Tuesday, February 26, 9991


We are told repeatedly that “more is better”, so we desire more and better clothing, food, vacations, electronics, automobiles, and houses.  We then must pursue more money in order to buy all this stuff.  Since money is a limited commodity, one person can gain only when another loses.  Thus, the whole system is based on scarcity, competition, and fear.  We worry that we won’t have enough money to buy what we want, so we toil, steal, gamble, and manipulate in order to get it.

The majority of what money can buy brings only temporary enjoyment.  A gourmet meal satiates us for a few hours.  A vacation lasts a week or two.  Even our house doesn't bring ever‑present enjoyment because we’re not home all the time.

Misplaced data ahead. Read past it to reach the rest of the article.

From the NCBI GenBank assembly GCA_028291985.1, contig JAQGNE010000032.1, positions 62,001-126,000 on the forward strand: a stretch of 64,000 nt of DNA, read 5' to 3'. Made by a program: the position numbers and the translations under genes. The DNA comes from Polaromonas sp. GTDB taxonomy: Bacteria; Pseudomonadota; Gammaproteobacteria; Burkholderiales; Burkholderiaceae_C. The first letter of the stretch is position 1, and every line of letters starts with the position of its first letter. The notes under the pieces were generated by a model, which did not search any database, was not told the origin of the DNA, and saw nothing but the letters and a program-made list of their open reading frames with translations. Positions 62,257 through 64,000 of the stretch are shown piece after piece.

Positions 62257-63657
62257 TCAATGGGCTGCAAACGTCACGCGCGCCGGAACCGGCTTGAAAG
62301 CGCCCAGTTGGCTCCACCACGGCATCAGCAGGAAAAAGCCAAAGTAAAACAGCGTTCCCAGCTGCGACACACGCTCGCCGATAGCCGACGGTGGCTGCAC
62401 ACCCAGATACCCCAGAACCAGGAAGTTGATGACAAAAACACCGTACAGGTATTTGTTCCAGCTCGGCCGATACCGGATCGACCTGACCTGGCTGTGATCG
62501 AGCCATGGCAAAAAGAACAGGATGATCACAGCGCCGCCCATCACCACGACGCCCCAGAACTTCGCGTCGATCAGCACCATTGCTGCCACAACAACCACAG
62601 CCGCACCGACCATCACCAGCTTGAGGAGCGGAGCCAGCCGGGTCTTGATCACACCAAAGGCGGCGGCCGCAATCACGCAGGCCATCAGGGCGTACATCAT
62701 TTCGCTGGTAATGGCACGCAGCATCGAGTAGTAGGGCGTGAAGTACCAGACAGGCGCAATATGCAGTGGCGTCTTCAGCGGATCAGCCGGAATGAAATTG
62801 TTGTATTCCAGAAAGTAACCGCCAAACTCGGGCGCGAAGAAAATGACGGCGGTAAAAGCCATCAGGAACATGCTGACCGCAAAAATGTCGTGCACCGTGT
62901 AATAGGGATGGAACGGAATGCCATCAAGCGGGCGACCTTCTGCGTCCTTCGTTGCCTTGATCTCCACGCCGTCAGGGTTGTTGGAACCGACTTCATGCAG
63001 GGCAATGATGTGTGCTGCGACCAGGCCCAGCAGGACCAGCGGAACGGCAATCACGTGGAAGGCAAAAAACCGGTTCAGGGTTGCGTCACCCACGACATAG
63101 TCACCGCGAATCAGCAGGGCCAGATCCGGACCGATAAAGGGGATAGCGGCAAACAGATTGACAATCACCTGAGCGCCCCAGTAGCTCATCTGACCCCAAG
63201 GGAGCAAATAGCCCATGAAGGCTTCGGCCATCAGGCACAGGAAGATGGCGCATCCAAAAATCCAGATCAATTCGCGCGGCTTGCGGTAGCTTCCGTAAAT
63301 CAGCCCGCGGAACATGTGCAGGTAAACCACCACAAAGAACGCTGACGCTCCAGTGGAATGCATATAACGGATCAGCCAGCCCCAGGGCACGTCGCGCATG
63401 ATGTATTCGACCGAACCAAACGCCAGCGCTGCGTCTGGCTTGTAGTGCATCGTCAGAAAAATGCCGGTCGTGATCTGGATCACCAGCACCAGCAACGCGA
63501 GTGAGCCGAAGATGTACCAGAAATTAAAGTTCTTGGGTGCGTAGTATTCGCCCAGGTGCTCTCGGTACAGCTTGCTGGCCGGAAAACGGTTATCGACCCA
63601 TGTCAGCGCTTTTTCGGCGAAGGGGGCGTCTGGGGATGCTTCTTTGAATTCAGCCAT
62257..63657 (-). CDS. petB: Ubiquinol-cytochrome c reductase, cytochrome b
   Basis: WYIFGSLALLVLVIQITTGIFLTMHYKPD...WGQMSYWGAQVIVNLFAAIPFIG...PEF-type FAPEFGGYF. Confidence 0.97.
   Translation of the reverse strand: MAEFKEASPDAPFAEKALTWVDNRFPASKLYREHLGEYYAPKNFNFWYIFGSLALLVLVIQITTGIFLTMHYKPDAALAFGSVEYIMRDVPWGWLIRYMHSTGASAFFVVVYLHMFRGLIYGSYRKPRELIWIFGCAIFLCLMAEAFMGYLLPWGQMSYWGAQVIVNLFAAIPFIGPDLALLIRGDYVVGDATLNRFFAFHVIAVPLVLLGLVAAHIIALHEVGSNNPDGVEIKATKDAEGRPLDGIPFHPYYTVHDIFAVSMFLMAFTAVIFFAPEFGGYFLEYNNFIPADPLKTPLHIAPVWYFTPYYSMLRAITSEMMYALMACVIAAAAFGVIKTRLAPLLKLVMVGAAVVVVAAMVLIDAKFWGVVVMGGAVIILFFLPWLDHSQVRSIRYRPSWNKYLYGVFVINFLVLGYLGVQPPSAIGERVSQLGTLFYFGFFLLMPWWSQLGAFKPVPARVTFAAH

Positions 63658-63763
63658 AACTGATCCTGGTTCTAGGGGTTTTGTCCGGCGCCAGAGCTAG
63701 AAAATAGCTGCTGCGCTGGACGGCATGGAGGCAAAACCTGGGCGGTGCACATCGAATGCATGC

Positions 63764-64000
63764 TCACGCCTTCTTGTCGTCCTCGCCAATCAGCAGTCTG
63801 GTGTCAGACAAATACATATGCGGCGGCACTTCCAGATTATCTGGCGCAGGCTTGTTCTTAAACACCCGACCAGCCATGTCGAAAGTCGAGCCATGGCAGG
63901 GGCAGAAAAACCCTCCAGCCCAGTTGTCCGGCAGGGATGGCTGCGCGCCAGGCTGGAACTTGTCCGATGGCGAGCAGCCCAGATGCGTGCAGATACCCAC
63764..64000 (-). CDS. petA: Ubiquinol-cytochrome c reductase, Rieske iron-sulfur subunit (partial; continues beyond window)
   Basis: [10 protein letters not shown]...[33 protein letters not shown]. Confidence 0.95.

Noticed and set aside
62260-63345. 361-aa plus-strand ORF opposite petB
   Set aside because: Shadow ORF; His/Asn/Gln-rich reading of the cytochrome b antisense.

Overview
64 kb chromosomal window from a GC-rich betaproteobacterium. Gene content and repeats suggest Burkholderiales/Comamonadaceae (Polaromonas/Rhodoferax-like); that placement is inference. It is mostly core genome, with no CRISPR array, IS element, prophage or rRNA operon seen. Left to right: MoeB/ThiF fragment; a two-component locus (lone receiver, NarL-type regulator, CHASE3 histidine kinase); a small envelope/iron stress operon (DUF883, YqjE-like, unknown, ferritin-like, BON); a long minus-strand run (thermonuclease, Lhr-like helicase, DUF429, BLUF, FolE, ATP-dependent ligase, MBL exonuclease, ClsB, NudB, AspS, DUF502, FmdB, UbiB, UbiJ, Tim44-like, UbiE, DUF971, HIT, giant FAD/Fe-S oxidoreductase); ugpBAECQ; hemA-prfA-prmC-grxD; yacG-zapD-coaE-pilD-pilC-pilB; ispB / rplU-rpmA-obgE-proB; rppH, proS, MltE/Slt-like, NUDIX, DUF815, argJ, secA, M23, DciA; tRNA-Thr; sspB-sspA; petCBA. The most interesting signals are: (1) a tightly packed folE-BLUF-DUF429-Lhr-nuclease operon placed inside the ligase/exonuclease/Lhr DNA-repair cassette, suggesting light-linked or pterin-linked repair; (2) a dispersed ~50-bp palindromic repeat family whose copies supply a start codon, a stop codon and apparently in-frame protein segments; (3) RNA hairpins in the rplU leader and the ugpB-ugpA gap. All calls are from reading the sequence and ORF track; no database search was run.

We could be contented with so little: a small house, a functional automobile, some friends, a few knickknacks, a smattering of books, a modest wardrobe, and a warm bed.  However, our ego sees something beyond those - a large house, a luxury car, a trip to the tropics, a fashionable article of clothing - and says, “I want that!”  So we work long hours in order to save up” to buy it.  Then, after the novelty wears off, we desire something else, and toil in order to buy that.  Thus, via consumerism, we give up continuous well-being in exchange for temporary enjoyments.  If we could stop desiring things we don't truly need, we could be contented all the time, whether we were taking a walk or at the grocery store or with friends or sitting in our living room.  Then we would not desire luxurious possessions or “peak” experiences, and the lesser material comfort would be far outweighed by more emotional comfort.